Charging And Cable Issues

Many people are choosing wireless earphones over cabled for the convenience of not getting into a tangled mess whenever they need to be put away, and wireless charging could mean that we won’t need a micro USB port at all in the future, but until then we’re still going to have problems with them. Pockets are full of fluff and grit, and this detritus can end up getting into ports on your phone making the charger fail to engage properly, and the headphone jack not connect fully, leaving you with a loose cable which not only charges poorly or intermittently, but makes data transfer from your phone to your computer and vice versa unreliable. When you plug in your headphones you might only get one channel or the jack keeps popping out when you walk. The problems are often easily solved by cleaning. Use a non-metalic probe, such as a toothpick to pick fluff out of a charger port and you’ll be surprised how much ballast had got in there. The same goes for headphone sockets. If the socket is clear but the sound is patchy, check your media settings as some smart phones use a different volume control for the ring tone and the playback volume, and check your earphone cable for damage and wear too.

Water Damage & Broken Screens

We get such dissonant messages about our phone’s screens. They’re incredibly delicate and should only be cleaned very carefully with expensive lotions, then we jab our fingers at them, and throw them in our bags and pockets which are full of lint and grit. If you drop your phone and it goes in water, say from the sink, toilet or a dirty puddle the most important things to do are to get the battery out (wherever possible) and to get the phone dried off as quickly as you can. If you can remove the battery then do so as it’s often current flowing through damp circuits which does most damage. In either case, don’t shake or blow on the phone as this can force water deeper into the circuitry. Instead, simply turn it off immediately, wipe it down then place the phone into a jar full of rice as it is a desiccant which will draw moisture from the atmosphere inside the jar, and consequently from your phone. Leave it somewhere warm for at least 48 hours to ensure that all moisture has been absorbed. (Salt would do a better job, but is not recommended in any way as damp salt will damage your phone far more badly than water alone.)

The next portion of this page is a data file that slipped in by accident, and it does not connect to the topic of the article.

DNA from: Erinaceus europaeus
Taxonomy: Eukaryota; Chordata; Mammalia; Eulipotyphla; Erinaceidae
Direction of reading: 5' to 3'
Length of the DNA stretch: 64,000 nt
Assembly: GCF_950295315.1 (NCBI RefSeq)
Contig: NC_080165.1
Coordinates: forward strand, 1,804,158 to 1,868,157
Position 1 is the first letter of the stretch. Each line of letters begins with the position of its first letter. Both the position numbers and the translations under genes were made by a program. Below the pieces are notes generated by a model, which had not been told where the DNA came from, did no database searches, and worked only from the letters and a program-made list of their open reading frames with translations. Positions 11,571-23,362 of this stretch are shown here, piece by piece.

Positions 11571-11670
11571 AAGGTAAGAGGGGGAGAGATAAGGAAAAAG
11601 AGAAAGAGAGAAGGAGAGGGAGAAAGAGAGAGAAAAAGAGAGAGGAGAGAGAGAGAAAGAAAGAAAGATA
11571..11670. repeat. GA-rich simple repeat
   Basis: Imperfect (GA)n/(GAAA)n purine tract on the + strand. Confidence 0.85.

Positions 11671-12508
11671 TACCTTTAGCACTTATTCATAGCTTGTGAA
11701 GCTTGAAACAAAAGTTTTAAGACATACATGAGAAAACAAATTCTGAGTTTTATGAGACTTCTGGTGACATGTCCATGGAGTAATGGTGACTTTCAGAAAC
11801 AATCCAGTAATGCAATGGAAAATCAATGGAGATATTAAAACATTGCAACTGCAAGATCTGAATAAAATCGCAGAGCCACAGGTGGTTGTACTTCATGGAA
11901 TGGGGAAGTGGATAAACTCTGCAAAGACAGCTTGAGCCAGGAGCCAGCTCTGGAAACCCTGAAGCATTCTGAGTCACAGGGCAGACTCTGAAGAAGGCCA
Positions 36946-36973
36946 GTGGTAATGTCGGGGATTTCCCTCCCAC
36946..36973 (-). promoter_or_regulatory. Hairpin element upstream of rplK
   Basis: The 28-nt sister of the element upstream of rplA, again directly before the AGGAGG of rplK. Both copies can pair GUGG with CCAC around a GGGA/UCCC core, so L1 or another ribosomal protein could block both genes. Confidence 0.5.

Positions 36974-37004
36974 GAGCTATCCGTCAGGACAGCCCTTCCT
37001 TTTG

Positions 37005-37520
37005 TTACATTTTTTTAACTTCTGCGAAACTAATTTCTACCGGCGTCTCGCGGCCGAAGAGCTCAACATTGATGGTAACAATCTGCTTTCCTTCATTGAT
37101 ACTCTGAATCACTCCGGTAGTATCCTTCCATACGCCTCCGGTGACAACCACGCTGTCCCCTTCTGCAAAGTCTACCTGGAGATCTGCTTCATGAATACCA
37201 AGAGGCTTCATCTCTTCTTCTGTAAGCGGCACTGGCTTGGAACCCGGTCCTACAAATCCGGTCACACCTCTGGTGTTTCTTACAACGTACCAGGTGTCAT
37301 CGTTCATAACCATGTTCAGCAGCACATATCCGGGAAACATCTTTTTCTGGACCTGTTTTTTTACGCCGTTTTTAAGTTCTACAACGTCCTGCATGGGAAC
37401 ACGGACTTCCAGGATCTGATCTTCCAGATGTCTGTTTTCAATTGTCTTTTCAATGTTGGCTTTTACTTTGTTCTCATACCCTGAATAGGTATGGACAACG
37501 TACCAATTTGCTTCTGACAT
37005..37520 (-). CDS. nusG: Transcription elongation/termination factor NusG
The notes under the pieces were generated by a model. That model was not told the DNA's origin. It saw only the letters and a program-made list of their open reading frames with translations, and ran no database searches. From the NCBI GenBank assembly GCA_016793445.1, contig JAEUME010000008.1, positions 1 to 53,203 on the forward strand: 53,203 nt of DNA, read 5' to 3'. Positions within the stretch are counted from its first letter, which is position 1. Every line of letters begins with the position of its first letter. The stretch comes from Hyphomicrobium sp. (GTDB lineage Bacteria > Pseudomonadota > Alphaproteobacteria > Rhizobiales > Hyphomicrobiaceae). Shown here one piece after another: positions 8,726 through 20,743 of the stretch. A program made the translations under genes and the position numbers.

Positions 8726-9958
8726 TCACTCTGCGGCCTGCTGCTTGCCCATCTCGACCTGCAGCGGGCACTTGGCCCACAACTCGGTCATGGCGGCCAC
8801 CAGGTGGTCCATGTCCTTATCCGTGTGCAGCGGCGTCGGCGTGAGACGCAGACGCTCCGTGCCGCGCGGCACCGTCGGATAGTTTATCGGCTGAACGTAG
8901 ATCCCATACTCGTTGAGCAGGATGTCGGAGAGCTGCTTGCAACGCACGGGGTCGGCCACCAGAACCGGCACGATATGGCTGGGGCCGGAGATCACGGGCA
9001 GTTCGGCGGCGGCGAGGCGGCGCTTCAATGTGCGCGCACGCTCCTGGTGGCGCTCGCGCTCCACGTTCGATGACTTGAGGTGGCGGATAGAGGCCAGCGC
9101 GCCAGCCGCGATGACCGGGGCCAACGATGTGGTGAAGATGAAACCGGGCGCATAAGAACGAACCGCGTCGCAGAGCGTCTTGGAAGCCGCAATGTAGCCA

If your screen is cracked this will inevitably lead to bigger cracks and the smart phone will eventually become useless. Even small cracks will let in moisture and damage the integrity of the handset making it flex and damage delicate internal parts. Unfortunately there isn’t a home fix for a damaged screen so it’s necessary to take it to a qualified phone repair shop. However, because cracked and smashed screens are such a common problem you won’t find it hard to locate an expert on a high street near you who should be able to fix it while you wait, or within a few hours.